Re: CHAT(?): pedagogy (was: RE: [i:]=[ij]? (was Re: Pronouncing "Boreanesia"))
|From:||And Rosta <a.rosta@...>|
|Date:||Sunday, November 5, 2000, 13:04|
> On Sat, 4 Nov 2000, And Rosta wrote:
> > But I view
> > introductions to phonetics and phonology that make clear and
> > principled distinction between them as an example of the latter
> > approach.
> Should "make" be "fail to make"? If not, I don't get it.
Fuck. I really screwed up there, didn't I. It should be "fail to
make". (Also when I'm teaching & tired I have this perturbing
problem of stating propositions that are the truth conditional
opposite of what I intend to say. I worry about it, but probably
the students are even tireder than I am & aren't listening anyway.)
> > The apparent simplifications the blurring creates
> > must inevitably lead to hopeless confusion until the pedagocial
[pedagocial? I'm turning into jack Durst]
> > ill effects have been expunged. Furthermore, if you simply say
> > "Last Semester you were taught that p is the case. Now forget
> > that p is the case. Now learn that q, not p, is the case", the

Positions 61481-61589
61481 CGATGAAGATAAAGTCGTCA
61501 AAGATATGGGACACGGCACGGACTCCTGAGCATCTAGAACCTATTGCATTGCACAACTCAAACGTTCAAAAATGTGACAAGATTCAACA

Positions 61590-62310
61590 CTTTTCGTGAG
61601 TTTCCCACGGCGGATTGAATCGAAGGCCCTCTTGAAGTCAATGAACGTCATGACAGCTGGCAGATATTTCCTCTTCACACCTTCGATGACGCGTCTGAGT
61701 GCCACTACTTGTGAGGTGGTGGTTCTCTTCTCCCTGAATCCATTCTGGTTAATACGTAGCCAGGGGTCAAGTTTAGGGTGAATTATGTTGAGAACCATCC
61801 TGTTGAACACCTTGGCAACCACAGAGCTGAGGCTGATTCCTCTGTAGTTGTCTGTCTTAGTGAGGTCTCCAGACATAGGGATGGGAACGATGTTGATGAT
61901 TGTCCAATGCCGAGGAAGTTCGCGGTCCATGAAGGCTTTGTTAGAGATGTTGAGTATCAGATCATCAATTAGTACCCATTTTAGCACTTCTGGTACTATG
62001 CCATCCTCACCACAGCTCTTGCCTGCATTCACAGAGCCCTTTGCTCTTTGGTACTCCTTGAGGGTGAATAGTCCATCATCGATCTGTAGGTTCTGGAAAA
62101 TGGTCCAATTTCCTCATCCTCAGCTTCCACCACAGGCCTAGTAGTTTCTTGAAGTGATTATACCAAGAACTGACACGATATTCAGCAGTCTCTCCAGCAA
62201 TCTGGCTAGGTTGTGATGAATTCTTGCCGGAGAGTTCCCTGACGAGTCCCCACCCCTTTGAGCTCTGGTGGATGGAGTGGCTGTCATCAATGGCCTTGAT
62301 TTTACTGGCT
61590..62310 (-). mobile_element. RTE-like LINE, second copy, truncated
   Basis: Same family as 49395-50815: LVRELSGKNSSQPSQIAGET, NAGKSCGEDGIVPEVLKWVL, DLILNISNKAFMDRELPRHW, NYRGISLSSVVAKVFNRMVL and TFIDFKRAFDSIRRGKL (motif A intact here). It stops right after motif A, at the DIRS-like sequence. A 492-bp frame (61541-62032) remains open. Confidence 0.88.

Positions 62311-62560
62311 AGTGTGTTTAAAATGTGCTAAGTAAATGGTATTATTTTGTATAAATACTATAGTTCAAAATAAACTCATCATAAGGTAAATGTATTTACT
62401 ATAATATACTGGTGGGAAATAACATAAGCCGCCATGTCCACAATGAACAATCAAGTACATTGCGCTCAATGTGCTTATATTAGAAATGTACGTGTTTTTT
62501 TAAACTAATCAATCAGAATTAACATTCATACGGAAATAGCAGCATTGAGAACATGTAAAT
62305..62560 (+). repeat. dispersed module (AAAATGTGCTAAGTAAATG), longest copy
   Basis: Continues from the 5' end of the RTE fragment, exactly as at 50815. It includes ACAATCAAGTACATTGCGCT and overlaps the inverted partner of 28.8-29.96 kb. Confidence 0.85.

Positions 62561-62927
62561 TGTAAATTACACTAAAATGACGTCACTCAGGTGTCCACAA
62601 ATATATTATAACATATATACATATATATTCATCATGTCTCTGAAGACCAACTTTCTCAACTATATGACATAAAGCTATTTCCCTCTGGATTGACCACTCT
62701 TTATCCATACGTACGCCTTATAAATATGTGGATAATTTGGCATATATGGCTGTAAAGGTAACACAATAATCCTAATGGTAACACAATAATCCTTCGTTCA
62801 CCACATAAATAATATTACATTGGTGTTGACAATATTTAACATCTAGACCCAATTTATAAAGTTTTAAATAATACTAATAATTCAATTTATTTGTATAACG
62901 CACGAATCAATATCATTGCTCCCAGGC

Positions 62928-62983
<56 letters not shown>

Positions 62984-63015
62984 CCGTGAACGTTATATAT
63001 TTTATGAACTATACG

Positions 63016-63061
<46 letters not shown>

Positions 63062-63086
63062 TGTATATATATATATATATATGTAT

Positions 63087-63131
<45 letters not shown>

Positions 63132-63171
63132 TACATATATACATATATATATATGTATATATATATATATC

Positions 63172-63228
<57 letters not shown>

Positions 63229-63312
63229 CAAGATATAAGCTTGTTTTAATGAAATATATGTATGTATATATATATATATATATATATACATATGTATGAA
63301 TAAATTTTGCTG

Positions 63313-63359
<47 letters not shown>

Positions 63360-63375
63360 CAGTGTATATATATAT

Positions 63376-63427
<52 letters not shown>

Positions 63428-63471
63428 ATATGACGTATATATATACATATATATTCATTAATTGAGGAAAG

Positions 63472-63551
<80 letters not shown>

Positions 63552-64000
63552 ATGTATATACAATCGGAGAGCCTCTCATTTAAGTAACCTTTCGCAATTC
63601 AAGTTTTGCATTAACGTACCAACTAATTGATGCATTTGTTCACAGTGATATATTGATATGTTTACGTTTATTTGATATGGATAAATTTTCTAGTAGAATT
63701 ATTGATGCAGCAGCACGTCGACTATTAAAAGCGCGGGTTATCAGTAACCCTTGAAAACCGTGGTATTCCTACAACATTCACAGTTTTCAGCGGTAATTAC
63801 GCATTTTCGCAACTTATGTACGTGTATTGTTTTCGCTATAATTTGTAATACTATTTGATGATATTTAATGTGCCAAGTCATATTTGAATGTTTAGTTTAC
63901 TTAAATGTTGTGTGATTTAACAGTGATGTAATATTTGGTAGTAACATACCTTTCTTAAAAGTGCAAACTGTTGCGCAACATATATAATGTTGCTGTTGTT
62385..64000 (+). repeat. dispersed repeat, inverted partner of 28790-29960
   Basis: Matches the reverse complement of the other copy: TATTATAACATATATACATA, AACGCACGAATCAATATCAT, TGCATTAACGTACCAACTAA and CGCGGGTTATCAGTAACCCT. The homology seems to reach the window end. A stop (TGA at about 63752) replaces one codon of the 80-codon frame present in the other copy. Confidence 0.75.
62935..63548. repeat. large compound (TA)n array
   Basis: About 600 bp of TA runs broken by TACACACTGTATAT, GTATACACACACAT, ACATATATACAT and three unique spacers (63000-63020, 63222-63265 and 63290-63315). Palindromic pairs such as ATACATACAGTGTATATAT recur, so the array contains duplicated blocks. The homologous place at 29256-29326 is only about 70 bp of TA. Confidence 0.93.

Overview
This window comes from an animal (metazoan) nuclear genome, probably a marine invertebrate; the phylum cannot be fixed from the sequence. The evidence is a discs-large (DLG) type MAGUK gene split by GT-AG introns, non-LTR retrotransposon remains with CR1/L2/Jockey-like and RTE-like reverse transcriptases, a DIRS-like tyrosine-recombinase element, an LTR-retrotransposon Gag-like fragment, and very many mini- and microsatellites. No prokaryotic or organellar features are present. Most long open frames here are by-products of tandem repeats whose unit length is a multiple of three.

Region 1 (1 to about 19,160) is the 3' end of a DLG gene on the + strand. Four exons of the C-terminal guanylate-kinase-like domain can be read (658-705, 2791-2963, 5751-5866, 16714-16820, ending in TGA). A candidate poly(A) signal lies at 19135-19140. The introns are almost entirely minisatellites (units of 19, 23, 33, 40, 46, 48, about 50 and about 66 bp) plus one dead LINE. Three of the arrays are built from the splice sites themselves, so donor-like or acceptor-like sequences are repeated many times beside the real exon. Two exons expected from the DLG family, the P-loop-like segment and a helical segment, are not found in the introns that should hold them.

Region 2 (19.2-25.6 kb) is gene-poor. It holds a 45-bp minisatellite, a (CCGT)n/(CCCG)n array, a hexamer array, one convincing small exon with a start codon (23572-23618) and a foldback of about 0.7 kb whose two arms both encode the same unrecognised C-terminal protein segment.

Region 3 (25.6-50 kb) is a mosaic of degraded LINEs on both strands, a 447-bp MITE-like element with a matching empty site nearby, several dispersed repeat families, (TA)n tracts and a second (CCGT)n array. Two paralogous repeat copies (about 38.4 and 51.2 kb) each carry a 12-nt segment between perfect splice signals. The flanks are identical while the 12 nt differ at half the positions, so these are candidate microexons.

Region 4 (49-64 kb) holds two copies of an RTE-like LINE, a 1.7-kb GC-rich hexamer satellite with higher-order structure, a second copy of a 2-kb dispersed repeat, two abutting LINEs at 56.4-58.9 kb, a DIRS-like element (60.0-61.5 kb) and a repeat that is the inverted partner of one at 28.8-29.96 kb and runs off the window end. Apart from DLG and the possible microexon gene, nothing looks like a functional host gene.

> > students get pissed off, for various more or less good reasons.
> I think I appreciate your distinction, but how is the student supposed
The student ideally shouldn't have to, if in the first place they're
taught a preliminary approximation of the Right Thing.
> > I would add though, that, perhaps unlike Science students, the
> > vast majority of the students I encounter are comfortable with
> > the notion that some answers/analyses are true and some false,
> > and with the notion that some answers/analyses are neither true
> > nor false and only subjectively better or worse than one another,
> > but they are deeply uncomfortable with the notion that some
> > answers/analyses are false or of unknown truthvalue but
> > nonetheless are objectively better and worse than one another.
> Two wisecracks from physicists, on the the theories of their students
> or junior colleagues:
> "Your theory is crazy -- but not crazy enough to be true." (Nils Bohr)
> "This isn't right .... This isn't even wrong." (Wolfgang Pauli)
> > This makes it quite difficult to be upfront about the
> > epistemological status of what one is teaching them.
> I have trouble with the notion of "objective" vs. "subjective"
> in this context, but I can't quite articulate why. A theory
> may be false but convenient -- and the convenience may be for
> almost everybody, or only a few.
By "objective" I mean that there are a reasonably explicit set of criteria
against which answers/analyses can be evaluated, such that the criteria
rather than the evaluator determine the quality of the answer/analysis.
Do you still have trouble?